VOICE, an environmental educational non-profit that helps South Bay individuals take action to improve their local environment through monthly meetings and events, is also a testament to the power of grassroots activism in the region. The organization awards Environmental Heroes each year at its Earth Day celebration, acknowledging businesses and individuals who promote environmental sustainability and inspiring others to follow suit.
“It’s kind of neat how we’ve been able to connect dots in the local community and help individuals really create success in their own community,” said Kaye Gagnon, co-founder of VOICE. “There’s so much you can do to lower your carbon footprint just in your own home: what kind of car you drive, what kind of energy you use in your home, how you manage your waste, how you manage your garden, having an edible garden and drought tolerant plants.”
“All of the things that enable us to stop the worst impacts of climate change can be done within walking distance of here in ten years,” added Galliani.
FACING THE FUTURE
The future holds the likelihood of diminished beachfronts for not just the South Bay, but every coastline on the planet. The impacts of climate change are all-encompassing and thus necessitate international collaboration, which can often be slow to action.
But cities, due to their size and relative influence, are politically dexterous and ideal arenas to test environmental initiatives like MB2025 and carbon neutrality.
“I think that all the work that these municipalities are doing for resilience and adaptation, I am incredibly hopeful about that,” said Kline. “I think the cities are going to come out of this much stronger and be fantastic places to live. They’re not just about dealing with the climate problem but they’re building more holistic cities as they do that.”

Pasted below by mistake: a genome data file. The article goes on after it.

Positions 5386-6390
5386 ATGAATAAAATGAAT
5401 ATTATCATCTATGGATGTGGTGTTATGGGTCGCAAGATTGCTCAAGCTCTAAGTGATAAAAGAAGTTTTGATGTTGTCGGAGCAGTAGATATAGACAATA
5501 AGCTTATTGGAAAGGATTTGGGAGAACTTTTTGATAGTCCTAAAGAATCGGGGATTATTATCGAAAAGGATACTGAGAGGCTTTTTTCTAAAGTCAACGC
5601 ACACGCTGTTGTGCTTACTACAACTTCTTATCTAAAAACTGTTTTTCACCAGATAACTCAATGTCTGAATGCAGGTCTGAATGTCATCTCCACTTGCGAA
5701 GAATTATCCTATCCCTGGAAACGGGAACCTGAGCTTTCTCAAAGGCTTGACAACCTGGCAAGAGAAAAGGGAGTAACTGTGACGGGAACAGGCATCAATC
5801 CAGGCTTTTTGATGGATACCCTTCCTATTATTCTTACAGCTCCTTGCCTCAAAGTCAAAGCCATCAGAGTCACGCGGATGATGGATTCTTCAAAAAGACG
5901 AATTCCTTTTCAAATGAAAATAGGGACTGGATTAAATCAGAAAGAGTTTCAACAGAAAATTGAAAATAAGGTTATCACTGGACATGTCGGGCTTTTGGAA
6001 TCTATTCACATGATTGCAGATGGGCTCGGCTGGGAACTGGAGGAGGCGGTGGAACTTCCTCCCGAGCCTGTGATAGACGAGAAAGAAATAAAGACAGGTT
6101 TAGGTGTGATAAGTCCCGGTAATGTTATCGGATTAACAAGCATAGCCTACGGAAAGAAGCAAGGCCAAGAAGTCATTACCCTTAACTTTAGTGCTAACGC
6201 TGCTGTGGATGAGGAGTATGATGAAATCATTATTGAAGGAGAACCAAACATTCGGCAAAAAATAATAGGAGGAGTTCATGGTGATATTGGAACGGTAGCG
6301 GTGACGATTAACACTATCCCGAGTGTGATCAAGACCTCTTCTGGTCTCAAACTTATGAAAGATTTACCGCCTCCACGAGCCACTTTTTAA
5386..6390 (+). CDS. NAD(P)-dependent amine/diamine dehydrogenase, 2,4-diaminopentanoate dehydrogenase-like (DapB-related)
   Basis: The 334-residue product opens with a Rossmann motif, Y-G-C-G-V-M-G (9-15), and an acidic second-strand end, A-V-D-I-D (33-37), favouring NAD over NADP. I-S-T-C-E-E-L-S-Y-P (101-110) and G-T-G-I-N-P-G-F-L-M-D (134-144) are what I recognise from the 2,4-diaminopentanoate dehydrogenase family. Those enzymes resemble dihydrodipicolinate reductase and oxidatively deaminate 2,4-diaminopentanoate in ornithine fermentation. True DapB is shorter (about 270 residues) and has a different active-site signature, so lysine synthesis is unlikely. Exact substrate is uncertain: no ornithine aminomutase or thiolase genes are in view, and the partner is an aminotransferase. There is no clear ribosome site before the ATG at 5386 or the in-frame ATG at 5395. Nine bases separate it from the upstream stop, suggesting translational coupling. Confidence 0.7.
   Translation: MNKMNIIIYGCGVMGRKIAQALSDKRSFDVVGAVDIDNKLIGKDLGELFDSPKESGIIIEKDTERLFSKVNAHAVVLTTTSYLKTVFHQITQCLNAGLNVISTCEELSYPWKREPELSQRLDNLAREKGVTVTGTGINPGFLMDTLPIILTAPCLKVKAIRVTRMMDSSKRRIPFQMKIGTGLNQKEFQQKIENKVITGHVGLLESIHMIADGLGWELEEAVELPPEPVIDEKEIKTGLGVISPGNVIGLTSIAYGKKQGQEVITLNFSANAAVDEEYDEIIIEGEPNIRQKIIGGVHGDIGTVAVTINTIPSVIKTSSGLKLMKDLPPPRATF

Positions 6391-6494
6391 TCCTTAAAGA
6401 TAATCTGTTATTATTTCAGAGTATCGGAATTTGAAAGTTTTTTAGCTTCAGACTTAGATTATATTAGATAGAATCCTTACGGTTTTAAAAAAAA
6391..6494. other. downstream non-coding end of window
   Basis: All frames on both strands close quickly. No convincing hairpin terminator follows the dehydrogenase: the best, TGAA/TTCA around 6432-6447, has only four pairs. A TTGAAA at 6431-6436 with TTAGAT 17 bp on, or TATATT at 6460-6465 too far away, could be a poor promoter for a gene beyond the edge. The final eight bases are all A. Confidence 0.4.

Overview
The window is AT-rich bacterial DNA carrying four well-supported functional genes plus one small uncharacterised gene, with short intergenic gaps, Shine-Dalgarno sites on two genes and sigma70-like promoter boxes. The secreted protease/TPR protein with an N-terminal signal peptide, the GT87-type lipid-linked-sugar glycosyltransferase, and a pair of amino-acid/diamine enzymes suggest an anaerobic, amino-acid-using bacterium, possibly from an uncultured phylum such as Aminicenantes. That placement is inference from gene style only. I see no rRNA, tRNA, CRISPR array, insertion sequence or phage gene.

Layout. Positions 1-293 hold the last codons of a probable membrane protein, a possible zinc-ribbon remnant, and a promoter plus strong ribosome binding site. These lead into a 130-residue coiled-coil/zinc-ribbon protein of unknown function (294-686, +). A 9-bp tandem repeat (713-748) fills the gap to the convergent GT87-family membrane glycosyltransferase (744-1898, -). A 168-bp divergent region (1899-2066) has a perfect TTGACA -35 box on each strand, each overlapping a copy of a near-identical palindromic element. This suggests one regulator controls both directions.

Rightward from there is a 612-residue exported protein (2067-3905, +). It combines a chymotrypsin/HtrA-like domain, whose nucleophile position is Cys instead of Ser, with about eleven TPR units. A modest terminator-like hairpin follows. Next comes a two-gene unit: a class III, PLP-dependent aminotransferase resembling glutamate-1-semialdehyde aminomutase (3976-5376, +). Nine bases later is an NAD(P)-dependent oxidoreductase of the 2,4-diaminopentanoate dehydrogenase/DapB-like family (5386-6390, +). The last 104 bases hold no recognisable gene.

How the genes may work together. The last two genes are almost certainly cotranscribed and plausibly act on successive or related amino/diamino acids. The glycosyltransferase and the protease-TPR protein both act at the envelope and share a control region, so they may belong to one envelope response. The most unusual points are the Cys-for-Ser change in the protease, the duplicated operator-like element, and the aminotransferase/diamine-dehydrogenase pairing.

Environmental consciousness is growing, but many Americans still perceive global warming as a relatively distant threat. Only half believe climate change is human-induced, according to a survey conducted by the Yale Project for Climate Change Communication, which conducts research to gauge the American public’s climate knowledge.
“The whole concept of global warming should be the context for every discussion,” said Jeff Duclos, former Hermosa Beach council member and a resident of Hermosa Beach for 35 years.
“Science needs to lead in the way, but science can no longer be the lead in articulating this problem. This is no longer a science problem — it’s a social science problem.”
Cities are making progress toward environmental sustainability, but change most fundamentally occurs on the individual level. In the South Bay, a growing number of people are dedicating themselves to environmental work.
In Hermosa Beach, ironically, the proposal to drill for oil has inspired a nascent movement that goes much further than opposing oil.
“The good thing about this oil company coming to town…is it awakened and activated a whole group of people who had never been involved in environmental issues before, and they’re exactly the people that we’ve always tried to reach,” said Galliani.
“People that are workers in the community, moms, family members–a cross section of everybody…[who] on top of their professional lives, on top of raising their kids and families, are out there working their asses off. They are what I consider modern patriots. They are out there doing what the founders of this country did. It’s all community based.”
“People who would never have gotten involved in local government now are heavily involved, and I know that’s going to continue on,” added Cadwallader. “Now you’ve got people who really see they have to get involved to make a difference in your local community. I see this, and it really gives me hope that there is a better future.”
Many of the adaptative measures compelled by climate change, such as utilizing cleaner energy sources, have benefits beyond addressing the condition of the global environment.
“We have nothing to lose by preparing ourselves for a future warmer climate,” said Berg, the UCLA climatologist. “It’s only going to improve the community, and what’s more important than securing the environment around you?”